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1. I just read a bit more of the exhortation and paragraphs 202-208 are also pertinent with respect to market issues. I admit that several statements of his are difficult to harmonize with a pro-market belief. Nonetheless, it can’t be ignored that the “common good” of which he speaks is better promoted through an unhampered market than any other market. So, a Catholic can heed the Pope’s words regarding the general principles of helping the poor, reaching out to them effectively, and promoting their dignity, while at the same time rejecting the idea that gov’t controlled welfare state and market is the best way to achieve those ends.
2. For example, take the statement he makes at the beginning of paragraph 203, “The dignity of each human person and the pursuit of the common good are concerns which ought to shape all economic policies.” A pro-market Catholic (like Dr. Woods) can say Amen to that in one breath, and in the next breath say let’s abolish the minimum wage. The question of WHICH POLICIES are best suited to achieve those ends is not a subject of the Pope’s expertise. Moreover, the more you read you will notice that he avoids making any specific policy recommendations, even in the controversial sentence you quoted, “It is vital that government leaders and financial leaders take heed and broaden their horizons, working to ensure that all citizens have dignified work, education and healthcare.”
3. One needs to be careful in trying to infer what policies the Pope has in mind throughout his general discussion, since his statements often conflate pro-market and anti-market mentalities. For example, paragraph 204 begins like this:
We can no longer trust in the unseen forces and the invisible hand of the market. Growth in justice requires more than economic growth, while presupposing such growth: it requires decisions, programmes, mechanisms and processes specifically geared to a better distribution of income, the creation of sources of employment and an integral promotion of the poor which goes beyond a simple welfare mentality.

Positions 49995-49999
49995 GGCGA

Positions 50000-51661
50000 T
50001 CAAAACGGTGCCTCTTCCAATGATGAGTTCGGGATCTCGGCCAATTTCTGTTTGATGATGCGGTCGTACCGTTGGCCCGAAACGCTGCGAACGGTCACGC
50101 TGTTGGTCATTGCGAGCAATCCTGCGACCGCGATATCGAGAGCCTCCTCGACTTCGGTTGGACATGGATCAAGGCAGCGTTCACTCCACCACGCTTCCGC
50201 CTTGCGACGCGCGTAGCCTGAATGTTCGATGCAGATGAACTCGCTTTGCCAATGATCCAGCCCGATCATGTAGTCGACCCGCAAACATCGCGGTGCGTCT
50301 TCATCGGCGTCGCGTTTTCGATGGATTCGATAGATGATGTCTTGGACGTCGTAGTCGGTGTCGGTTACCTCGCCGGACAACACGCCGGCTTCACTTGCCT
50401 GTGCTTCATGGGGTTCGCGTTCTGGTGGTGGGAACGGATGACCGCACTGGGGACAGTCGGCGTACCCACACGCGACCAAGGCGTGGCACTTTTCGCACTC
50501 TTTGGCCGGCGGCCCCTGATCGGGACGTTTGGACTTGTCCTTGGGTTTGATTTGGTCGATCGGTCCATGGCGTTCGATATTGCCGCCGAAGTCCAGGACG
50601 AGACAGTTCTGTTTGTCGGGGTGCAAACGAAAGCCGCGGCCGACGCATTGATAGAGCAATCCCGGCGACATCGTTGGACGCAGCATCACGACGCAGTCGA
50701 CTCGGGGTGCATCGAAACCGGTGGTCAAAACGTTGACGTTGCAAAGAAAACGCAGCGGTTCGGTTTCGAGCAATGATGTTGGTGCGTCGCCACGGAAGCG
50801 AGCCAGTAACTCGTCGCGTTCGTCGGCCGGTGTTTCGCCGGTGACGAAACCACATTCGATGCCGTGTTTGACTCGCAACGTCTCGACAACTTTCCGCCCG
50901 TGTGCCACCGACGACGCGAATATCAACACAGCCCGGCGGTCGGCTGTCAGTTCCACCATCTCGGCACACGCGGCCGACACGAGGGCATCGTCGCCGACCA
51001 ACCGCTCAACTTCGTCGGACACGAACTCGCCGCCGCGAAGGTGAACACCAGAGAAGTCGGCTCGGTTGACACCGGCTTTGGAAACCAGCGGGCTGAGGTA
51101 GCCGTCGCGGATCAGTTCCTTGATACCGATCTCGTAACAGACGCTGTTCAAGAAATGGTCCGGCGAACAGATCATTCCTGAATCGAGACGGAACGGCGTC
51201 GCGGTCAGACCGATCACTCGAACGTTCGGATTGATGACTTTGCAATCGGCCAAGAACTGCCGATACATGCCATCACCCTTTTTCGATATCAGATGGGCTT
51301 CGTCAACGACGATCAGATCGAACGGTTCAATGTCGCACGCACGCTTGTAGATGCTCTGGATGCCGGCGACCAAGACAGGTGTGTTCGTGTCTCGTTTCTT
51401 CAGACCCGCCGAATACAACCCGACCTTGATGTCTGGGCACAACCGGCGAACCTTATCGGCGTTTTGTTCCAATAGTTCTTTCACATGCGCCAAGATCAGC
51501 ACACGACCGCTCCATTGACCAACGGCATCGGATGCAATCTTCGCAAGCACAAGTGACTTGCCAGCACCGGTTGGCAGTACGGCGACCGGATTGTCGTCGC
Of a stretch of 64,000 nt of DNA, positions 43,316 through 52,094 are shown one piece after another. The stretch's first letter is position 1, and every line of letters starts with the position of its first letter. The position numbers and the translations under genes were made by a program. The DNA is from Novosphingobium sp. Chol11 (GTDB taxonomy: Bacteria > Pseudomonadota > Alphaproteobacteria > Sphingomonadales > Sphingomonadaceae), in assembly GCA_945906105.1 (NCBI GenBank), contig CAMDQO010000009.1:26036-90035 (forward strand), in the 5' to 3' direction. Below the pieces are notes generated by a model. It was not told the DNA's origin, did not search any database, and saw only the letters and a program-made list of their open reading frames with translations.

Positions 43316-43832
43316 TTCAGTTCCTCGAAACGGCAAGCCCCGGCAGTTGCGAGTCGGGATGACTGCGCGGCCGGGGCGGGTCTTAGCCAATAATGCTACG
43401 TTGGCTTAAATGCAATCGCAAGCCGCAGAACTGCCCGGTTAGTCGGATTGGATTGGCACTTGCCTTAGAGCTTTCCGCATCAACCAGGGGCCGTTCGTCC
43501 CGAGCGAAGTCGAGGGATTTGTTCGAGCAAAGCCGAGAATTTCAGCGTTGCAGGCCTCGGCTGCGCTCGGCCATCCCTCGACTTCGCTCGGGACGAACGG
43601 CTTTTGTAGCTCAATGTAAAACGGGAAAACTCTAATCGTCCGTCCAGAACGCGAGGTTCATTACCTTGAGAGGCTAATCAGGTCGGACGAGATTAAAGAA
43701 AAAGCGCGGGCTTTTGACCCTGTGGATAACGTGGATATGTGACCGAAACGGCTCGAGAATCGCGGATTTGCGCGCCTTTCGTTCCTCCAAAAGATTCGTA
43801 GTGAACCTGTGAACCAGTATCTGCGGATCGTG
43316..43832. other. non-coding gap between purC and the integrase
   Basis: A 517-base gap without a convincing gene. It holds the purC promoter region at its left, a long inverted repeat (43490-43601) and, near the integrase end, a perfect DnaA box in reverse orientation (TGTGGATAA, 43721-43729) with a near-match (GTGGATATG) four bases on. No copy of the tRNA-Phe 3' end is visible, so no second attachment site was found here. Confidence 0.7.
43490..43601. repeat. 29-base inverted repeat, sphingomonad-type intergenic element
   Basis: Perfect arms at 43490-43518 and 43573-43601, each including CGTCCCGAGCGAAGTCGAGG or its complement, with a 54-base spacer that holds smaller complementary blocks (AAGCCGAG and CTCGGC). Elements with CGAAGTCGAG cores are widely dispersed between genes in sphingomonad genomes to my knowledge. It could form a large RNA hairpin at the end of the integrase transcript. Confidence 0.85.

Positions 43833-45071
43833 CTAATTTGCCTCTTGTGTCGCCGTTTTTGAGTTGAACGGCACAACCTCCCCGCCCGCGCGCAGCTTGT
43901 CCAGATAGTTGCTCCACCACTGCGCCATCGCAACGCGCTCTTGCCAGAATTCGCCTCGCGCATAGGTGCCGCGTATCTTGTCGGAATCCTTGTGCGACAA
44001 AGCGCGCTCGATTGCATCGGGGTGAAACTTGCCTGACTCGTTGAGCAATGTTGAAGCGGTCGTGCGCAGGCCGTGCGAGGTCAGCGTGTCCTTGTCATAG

Let’s examine some of the explicit and implicit premises in this remark:
(1) We can no longer trust the unseen forces of the market (in themselves) to achieve growth in justice.
(2) Growth in justice requires more than economic growth.
(3) Growth in justice presupposes economic growth.
(4) Growth in justice requires things that bring about a better distribution of income.
(5) Growth in justice requires the creation of sources of employment.
(6) Growth in justice requires an integral promotion of the poor.
(7) Growth of justice goes beyond a simple welfare mentality.
In context, (1) is not as anti-market as it sounds. It is tied to the Pope’s desire for a greater justice throughout society, which includes love for, concern for, and the dignity of all persons. Obviously, impersonal market forces are not sufficient to produce those ends, but that is a trivial criticism of an unhampered market. (2) is not a statement about markets. (3) is where people like Dr. Woods can agree and argue that markets produce the most growth for all. (4) is ambiguous, since it is not clear what the Pope has in mind regarding a “better distribution” of income. If he wants a situation in which everyone’s real wages rise, then we can jump in and argue that the market provides this. (5) is like (3) where pro-market people can jump in and argue that markets provide more employment and better employment. (6) might appear to support a welfare mentality but in the context of (7) it is clear that is not the case.
Overall, a lot of the statements regarding markets are open to interpretation and as the remain detached from policy recommendations they should not weigh down the conscience of any Catholic who believes the unhampered market is the best scenario for all men.